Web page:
Supporting Cross-Benefit Management of Infused Drugs - Episode 3
Approaching an alignment of incentives and getting patients, employers, plans, and providers on the same page.
Neil B. Minkoff, MD: I want to follow up on something you said there because it’s important, and it circles back around to something that came up as we were beginning our conversation, which is the alignment of incentives. You were bringing that up in terms of revenue streams, right? One of the things that we need to be aware of while we’re thinking these things out is where the different incentives are for self-injection versus home-infusion versus office infusion versus hospital outpatient infusion. We need to consider the different ramifications of that and how we take that into account when we’re thinking about aligning the incentives. Some of you touched on that earlier. I’d love to get more in depth on how you try to align the incentives so that the patient, employer, plan, provider can all be on the same page.
Cheryl Larson: We know that many PBMs [pharmacy benefit managers] are including drugs on formulary based on rebate and excluding the 6-month wait when a new drug comes out because they’re negotiating for the best rebate. There are a lot of shenanigans that go on in the marketplace. If you then have a provider that orders that drug, in both a white bag and a brown bag situation, they may be adding to the price through office costs and other ways. We’re just floating in this sea of, “We can’t pay any more than we’re already paying.” I don’t remember where I was going with this, so Eric, I’m throwing it over to you.
Eric Cannon, PharmD, FAMCP: Here’s the amazing thing. As we look at this, and we look at where the incentives are aligned, you look at self-administered oral drugs and how much incentive sits with the specialty pharmacy or the PBM. We often malign the physician’s office saying, “They’re just making an office visit, and an infusion fee and everything else.” We’re going to talk about some studies later that look at some of those costs, but one of the things that has been critical for us as an organization is that, as we have started to share more risk across the entities, we’re suddenly having open, honest, direct conversations about what the total cost of therapy is. No longer is it about how much revenue can I make in my outpatient center versus in my physician’s clinic versus what the total cost to infuse this product is.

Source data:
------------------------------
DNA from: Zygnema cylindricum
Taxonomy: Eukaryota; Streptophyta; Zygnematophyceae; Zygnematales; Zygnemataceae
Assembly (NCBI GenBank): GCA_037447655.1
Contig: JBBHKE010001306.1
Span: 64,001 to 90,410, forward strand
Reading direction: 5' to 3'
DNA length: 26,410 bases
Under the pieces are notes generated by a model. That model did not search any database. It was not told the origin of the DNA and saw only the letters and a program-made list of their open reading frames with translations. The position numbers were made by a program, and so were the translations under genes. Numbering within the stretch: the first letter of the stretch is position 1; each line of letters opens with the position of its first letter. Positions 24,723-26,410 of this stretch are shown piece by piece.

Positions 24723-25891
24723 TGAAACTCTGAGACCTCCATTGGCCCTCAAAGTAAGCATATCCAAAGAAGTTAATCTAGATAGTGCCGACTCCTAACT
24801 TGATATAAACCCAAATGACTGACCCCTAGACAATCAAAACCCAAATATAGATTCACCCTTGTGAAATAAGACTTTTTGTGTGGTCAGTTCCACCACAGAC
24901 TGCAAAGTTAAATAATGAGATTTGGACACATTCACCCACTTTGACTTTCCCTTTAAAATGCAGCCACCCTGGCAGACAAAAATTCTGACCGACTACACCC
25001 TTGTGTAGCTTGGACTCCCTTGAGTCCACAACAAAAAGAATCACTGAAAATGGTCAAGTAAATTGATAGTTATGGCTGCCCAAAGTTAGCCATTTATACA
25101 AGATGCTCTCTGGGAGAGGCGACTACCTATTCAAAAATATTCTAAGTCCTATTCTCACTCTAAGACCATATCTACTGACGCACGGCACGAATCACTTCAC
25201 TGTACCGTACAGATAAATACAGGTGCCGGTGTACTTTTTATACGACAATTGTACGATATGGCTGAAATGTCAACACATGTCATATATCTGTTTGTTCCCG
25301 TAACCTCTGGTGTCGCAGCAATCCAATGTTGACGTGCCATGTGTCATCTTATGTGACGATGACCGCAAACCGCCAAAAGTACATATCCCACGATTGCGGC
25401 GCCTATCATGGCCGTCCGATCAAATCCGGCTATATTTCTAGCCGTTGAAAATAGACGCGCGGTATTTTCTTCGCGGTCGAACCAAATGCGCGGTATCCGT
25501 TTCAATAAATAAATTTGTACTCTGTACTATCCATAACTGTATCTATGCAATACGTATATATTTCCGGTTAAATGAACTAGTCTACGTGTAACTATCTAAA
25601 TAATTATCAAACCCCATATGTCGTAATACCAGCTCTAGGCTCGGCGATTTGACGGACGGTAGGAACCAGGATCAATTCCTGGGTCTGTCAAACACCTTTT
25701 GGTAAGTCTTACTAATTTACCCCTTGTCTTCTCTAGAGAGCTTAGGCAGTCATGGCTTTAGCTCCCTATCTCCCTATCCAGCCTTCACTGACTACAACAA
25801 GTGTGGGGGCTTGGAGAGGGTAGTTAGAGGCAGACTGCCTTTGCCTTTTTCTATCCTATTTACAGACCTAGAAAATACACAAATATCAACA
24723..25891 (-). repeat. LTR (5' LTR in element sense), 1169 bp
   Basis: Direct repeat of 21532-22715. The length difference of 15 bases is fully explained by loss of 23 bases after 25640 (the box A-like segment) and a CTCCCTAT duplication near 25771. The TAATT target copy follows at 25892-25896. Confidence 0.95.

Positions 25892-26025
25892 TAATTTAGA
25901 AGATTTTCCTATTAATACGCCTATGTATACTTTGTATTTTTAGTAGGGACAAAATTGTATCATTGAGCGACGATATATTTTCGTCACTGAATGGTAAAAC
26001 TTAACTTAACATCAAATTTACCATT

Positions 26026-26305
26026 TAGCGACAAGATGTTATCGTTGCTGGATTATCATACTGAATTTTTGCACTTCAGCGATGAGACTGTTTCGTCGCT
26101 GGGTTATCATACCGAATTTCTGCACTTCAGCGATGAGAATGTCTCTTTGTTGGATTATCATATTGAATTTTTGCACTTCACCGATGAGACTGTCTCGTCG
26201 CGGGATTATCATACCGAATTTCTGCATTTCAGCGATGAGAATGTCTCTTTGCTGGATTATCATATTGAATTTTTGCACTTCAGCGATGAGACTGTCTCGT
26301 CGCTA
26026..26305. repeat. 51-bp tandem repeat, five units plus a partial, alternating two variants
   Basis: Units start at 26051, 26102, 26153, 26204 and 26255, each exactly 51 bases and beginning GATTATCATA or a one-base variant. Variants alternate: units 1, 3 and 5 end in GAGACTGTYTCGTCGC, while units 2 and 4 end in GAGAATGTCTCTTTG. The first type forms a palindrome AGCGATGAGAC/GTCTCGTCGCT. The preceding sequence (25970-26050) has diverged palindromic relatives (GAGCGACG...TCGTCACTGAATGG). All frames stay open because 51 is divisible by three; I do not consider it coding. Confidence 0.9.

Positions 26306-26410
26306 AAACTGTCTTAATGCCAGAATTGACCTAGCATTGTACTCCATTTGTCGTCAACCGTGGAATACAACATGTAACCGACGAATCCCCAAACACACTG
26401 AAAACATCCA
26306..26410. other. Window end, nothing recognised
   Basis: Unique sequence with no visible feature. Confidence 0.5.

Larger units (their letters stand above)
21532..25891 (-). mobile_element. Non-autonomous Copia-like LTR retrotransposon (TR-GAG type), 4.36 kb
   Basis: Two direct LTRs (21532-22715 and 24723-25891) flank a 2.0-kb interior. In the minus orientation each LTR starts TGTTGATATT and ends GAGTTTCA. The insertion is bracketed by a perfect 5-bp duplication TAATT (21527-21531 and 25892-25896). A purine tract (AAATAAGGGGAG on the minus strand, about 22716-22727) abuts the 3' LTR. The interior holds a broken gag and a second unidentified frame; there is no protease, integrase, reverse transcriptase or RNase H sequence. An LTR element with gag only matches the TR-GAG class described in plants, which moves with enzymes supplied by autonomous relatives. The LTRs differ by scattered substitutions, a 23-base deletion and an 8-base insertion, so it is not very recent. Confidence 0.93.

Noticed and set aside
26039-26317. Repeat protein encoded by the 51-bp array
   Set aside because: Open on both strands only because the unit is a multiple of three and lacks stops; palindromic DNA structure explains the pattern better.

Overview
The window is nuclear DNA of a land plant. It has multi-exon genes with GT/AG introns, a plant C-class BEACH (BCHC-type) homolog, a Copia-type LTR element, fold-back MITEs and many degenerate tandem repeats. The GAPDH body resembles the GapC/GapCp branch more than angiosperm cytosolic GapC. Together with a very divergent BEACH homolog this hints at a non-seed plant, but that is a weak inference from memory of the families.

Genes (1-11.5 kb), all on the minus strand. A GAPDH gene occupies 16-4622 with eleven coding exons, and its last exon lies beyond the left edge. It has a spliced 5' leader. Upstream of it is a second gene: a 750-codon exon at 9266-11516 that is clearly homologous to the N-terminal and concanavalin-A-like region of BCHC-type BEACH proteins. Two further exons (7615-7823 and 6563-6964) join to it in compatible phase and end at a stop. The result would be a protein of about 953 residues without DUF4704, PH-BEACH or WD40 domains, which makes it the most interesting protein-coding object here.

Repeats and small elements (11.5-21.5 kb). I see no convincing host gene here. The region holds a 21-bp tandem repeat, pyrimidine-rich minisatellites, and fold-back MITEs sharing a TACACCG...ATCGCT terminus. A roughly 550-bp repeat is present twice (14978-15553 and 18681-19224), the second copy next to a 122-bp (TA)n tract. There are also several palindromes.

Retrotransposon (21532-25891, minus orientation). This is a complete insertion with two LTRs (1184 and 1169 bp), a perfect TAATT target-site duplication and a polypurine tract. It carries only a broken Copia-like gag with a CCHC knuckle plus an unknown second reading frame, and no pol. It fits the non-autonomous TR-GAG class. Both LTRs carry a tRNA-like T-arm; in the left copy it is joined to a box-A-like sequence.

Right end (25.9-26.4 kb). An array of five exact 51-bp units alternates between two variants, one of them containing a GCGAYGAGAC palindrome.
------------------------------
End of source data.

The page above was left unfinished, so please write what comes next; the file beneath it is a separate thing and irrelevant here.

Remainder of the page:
As you look to manage a pharmacy benefit and a medical benefit and the drugs that fall under the 2 of them combined, not only do you need to understand the cost of the products and the associated cost of administration, but you also need to understand the underlying risk agreements that exist between a plan and a set of providers. That’s where we’ve been able to have some open conversations recently within our organization [SelectHealth] to say, “If you want to administer that drug in the hospital, that’s great. Here’s how much is going to come out of your risk share.” As we start having those conversations, and we start aligning those incentives, that’s the critical piece of this, Neil. As we talk through it, it’s not so much about who’s making the revenue but who gets to recognize the revenue because what you see coming through in associated claims costs may not be reflective of the total revenue that a particular entity may make.
What was in the past maybe a more simplistic conversation about the costs of infusing at one place or the other, you now not only have to understand that, but you must also understand the incentives that may exist as far as rebates and the incentives that may exist for a particular delivery system, provider panel, or someone else based on the risk share within their provider agreements. It has to be a group conversation. It can’t be 1 entity making the decision that’s best for them, but it’s more of a conversation about how we manage the overall cost. That’s one of the things we’ve learned: we bring together those parties from the physician offices, the physician group, and then our facilities, our hospitals and clinics, to say, “Here’s our cost. Here’s how we’re sharing the risk. Let’s make the best decision for the patient and everybody else involved.” Ultimately, if we make the right decision for the patient, the client, and the employer that’s paying the ultimate bill, then if we’ve structured the agreements right, we’ll all benefit.